Jess Dewell: We’re in a unique time. And in fact, every moment of business time is unique not only to us, sometimes to our industry, and right now, globally, business owners of all sizes, consultants of every industry and every level of experience are facing something we haven’t before this time is showing us our strengths and our weaknesses, and really how effective your business model really is. And the thing is, the way that you are facing today, the way you are integrating the change, the way you choose to show up is going to influence the way you approach mitigating weaknesses and capitalizing on opportunities. Yeah, you heard it all Strengths, Weaknesses, Opportunities, and Threats. This is a perfect time to be thinking about your SWOT and how dynamic it is. Plus, we’re looking at how dynamic our delivery model is today, and combining what we know about our company, the pulse that we’ve talked about recently to really dive in and look at What we’re doing, the individuals that I interviewed for this podcast, bring diverse experience, from design to sales to scaling and growth, and the things that they share that are important for you to be listening for and know that are coming as we’re having the conversation today is that the first thing you must know your business and evaluate each step of the delivery model, and the second being keen about how your resources are used and what resources you actually have available. And the third one, the interplay of people and resources and the way that you show up to change. I’m excited to jump right in. We’re going to start off this entire conversation with Matt Sweetwood. He’s the CEO of Lux now, a website that brings luxury goods into the sharing economy. Before this, Matt spent 29 years as the CEO of Unique Photo yeah Like in the recent past, and here he grew a company from 1 million to over 100 million annually. He also is the leader of the pack, the memoir that tells how he suddenly became a single father and the results of that on his life as a dad, as a leader, and as an entrepreneur, and you know me, I don’t like to really beat around the bush. Let’s bring it straight up straight on. Here’s what Matt starts our conversation with.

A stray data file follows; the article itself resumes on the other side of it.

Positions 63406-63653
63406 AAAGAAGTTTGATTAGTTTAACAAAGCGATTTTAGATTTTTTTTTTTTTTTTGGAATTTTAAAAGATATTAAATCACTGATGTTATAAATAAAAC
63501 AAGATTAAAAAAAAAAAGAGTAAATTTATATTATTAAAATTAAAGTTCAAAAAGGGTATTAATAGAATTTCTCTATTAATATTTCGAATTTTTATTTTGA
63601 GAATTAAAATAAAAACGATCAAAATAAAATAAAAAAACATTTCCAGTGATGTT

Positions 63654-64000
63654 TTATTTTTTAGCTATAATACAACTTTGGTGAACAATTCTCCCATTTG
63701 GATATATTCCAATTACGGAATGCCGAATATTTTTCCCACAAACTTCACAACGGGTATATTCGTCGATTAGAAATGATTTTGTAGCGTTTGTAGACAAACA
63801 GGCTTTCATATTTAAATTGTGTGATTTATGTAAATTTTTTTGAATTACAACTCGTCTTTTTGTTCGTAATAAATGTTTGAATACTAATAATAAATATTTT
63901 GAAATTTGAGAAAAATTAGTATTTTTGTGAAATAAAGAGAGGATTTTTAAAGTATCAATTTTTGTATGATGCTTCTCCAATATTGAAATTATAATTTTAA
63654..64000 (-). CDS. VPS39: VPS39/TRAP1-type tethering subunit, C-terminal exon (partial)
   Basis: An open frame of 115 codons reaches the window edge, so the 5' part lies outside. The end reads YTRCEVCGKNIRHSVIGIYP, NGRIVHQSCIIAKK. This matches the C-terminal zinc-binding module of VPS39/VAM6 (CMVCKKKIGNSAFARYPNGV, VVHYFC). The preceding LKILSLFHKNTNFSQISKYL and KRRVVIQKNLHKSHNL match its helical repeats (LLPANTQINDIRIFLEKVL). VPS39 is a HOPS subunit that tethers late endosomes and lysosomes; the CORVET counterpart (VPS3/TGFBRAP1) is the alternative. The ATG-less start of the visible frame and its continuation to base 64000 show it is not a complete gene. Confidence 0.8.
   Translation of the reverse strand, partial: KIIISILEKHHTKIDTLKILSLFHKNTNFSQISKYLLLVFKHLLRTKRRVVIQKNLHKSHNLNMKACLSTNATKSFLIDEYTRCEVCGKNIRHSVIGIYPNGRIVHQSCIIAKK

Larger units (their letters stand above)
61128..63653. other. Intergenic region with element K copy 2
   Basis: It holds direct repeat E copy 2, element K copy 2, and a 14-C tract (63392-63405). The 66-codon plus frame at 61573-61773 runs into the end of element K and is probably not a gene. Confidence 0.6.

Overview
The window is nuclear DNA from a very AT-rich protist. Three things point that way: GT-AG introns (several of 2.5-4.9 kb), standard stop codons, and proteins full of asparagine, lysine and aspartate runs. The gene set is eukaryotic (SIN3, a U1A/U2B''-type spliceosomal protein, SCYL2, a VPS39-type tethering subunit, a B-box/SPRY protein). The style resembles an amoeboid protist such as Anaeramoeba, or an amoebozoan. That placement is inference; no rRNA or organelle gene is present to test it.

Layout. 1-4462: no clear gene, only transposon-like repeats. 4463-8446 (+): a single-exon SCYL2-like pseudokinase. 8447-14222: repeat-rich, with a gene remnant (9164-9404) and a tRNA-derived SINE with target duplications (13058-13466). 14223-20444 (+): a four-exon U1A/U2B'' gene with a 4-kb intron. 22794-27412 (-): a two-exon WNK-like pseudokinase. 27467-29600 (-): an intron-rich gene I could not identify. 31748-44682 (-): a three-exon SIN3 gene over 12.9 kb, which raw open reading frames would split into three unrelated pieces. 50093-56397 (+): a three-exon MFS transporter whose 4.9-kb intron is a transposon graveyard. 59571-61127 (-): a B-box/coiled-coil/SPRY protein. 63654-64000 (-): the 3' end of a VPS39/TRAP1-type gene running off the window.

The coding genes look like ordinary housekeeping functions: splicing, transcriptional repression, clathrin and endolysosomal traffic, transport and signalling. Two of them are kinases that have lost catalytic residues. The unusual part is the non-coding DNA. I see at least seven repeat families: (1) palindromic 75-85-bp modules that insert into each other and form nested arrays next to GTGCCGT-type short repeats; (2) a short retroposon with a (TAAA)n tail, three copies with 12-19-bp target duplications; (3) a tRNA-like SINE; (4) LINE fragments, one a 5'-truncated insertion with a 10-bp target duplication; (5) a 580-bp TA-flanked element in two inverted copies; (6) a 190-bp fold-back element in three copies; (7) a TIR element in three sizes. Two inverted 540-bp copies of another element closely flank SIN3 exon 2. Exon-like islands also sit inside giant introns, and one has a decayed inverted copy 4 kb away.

Matt Sweetwood: If you wait to the point where Oh, S*it happens, and then you try to reinvent your business, you will surely fail and go out of business. And our history is littered with companies. Since I was in the photo industry, I can give you examples. You have the Eastman Kodak company who actually invented the digital camera, the patent or layered sensor lead emitting, you know, this is the patent they have. But actually invented the CCD, and though the chip that actually can store images, they did that and they were unable to move from their film profit generating machine.